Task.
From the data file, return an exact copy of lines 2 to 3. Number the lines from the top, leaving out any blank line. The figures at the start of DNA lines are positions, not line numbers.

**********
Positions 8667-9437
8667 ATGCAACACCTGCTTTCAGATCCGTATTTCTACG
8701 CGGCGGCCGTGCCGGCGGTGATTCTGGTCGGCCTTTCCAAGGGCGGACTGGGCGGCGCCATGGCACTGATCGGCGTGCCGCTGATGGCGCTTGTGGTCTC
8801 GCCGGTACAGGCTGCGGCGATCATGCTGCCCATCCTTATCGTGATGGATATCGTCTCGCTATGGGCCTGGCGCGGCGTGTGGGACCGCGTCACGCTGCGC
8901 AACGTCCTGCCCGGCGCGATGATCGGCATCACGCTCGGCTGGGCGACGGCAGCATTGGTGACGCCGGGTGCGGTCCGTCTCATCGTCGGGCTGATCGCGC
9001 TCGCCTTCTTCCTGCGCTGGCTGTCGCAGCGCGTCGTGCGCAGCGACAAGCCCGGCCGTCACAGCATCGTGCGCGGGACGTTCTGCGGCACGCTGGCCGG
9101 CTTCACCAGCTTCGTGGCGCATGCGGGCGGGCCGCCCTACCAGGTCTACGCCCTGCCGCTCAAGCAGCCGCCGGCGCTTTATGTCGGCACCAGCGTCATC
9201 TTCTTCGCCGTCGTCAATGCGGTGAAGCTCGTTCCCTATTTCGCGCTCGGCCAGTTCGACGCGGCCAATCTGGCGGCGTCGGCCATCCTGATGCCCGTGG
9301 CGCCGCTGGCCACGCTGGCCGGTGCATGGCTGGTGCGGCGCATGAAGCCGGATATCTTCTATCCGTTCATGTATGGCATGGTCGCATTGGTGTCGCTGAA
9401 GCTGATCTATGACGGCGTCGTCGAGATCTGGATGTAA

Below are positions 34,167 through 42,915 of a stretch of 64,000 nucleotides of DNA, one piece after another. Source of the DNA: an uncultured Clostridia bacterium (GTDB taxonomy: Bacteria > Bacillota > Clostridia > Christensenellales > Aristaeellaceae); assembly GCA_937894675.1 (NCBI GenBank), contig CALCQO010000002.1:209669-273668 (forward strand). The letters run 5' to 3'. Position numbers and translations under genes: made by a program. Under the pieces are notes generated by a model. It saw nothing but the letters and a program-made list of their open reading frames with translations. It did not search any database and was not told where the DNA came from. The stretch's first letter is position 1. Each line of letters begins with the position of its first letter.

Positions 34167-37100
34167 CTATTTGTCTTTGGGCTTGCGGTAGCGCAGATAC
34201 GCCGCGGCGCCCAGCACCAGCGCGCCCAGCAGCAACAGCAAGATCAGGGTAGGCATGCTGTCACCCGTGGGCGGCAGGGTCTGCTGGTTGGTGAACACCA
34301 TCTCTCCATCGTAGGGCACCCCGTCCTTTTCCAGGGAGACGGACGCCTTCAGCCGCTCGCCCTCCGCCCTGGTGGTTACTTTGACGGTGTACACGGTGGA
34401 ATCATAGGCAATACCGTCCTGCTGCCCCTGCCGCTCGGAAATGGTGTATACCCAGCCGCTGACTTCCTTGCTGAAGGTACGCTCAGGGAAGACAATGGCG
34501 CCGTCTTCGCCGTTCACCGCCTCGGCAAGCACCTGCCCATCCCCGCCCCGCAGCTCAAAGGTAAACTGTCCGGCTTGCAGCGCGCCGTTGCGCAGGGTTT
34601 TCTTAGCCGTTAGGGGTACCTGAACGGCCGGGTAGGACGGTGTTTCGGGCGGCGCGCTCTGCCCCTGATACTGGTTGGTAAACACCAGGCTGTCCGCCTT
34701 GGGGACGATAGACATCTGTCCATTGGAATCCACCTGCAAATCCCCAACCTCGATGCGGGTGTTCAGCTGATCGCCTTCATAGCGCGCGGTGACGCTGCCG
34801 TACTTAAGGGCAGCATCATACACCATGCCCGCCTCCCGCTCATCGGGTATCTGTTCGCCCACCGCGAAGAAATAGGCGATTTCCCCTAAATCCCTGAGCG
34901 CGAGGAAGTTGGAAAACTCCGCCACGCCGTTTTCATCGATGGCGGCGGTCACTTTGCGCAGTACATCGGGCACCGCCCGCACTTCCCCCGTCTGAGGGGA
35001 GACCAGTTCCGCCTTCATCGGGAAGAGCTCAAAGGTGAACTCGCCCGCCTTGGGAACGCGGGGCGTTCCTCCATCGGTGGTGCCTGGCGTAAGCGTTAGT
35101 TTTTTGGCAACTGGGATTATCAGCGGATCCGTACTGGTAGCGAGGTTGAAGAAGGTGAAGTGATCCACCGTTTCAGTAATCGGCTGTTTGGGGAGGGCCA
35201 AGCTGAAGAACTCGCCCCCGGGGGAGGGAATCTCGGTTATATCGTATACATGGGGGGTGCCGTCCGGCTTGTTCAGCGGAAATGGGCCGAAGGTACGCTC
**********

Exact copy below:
8667 ATGCAACACCTGCTTTCAGATCCGTATTTCTACG
8701 CGGCGGCCGTGCCGGCGGTGATTCTGGTCGGCCTTTCCAAGGGCGGACTGGGCGGCGCCATGGCACTGATCGGCGTGCCGCTGATGGCGCTTGTGGTCTC